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I am reading The story of philosophy by Will Durant. I don't understand the meaning of this sentence in page 17.

A handful of might is better than a bagful of right.

In Cambridge Dictionary, "might" is "power, strength or force" and "right" is "the fact that a person or animal can expect to be treated in a fair, morally acceptable, or legal way, or to have the things that are necessary for life". I still can't get it. Could anyone explain it to me?

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    Have you tried Googling it, and looking up "might" in a dictionary? Please indicate your research so far.
    – Stuart F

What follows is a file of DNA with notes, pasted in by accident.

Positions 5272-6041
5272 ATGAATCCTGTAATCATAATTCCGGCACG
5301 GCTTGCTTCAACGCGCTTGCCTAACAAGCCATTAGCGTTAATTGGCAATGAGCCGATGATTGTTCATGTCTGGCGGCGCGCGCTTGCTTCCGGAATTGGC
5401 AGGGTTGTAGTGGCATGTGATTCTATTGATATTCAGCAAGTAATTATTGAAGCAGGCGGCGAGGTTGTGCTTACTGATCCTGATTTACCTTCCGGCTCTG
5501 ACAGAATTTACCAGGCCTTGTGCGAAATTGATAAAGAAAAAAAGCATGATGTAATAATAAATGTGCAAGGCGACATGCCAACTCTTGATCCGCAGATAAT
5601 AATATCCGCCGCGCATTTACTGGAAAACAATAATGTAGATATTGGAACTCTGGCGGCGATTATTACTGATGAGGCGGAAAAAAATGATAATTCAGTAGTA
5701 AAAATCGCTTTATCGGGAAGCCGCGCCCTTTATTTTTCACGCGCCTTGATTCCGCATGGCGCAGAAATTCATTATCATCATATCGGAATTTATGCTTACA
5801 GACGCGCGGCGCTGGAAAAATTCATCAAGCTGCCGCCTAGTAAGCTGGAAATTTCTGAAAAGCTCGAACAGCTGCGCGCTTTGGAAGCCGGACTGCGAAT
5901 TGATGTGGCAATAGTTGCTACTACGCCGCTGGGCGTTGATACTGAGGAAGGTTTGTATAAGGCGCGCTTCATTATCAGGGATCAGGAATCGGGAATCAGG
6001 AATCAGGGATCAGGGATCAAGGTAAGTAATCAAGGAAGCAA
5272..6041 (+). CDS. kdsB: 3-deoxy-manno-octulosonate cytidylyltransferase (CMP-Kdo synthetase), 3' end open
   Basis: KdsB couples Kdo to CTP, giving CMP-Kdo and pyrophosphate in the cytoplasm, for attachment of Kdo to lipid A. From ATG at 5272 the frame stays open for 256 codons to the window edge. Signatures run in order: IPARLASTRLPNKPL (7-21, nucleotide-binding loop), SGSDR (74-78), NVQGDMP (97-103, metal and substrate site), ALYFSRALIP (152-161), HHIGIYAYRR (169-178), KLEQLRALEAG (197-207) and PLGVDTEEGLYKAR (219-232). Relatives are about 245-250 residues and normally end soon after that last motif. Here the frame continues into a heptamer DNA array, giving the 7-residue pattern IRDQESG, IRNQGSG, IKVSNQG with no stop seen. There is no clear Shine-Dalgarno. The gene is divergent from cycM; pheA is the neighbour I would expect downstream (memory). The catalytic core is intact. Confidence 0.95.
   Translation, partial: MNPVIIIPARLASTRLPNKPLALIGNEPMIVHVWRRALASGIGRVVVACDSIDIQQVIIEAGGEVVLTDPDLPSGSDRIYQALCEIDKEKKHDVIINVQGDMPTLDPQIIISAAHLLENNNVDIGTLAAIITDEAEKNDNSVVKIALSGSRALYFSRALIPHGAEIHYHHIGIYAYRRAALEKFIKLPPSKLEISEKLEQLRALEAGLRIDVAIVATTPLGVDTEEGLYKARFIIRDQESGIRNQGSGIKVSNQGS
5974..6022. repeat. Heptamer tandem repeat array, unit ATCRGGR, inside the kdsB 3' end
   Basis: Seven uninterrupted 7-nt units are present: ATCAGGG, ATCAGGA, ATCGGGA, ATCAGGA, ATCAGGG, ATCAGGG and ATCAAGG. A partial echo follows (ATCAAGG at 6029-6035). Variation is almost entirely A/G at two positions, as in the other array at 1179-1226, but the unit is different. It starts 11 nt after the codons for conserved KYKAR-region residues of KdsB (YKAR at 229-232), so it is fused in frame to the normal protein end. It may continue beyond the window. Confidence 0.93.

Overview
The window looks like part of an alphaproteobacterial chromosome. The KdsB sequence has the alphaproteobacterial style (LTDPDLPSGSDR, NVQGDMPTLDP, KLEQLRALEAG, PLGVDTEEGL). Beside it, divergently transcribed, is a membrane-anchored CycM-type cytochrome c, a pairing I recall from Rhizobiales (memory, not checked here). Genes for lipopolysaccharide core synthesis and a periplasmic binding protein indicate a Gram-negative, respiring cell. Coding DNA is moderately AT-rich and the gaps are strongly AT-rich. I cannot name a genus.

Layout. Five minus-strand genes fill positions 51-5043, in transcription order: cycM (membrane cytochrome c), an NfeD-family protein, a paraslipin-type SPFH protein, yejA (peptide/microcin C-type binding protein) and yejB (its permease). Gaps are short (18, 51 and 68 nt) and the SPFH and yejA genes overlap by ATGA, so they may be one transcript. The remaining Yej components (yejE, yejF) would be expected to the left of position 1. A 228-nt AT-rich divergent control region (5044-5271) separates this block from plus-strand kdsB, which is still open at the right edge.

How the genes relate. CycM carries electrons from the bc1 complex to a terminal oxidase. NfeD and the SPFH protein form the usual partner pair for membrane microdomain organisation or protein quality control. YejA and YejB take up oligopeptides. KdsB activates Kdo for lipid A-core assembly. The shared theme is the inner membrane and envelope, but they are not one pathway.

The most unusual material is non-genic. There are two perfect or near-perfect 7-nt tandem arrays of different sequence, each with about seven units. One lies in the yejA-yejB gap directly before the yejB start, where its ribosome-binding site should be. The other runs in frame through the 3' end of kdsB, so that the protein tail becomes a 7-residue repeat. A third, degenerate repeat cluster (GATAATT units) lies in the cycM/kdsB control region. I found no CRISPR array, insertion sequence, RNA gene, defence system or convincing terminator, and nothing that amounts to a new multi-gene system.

Jul 19, 2022 at 13:51
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    Wikipedia: Might makes right. Jul 19, 2022 at 15:46
  • You have the wrong definition of "right". Try: "morally good, justified, or acceptable".
    – Barmar
    Jul 25, 2022 at 21:13
  • Thank you very much. I will check it again.
    – xpaul
    Jul 25, 2022 at 23:20
  • Broadly, that says that when they come face to face, the sword is much more mighty than the pen. Sep 8, 2022 at 18:55

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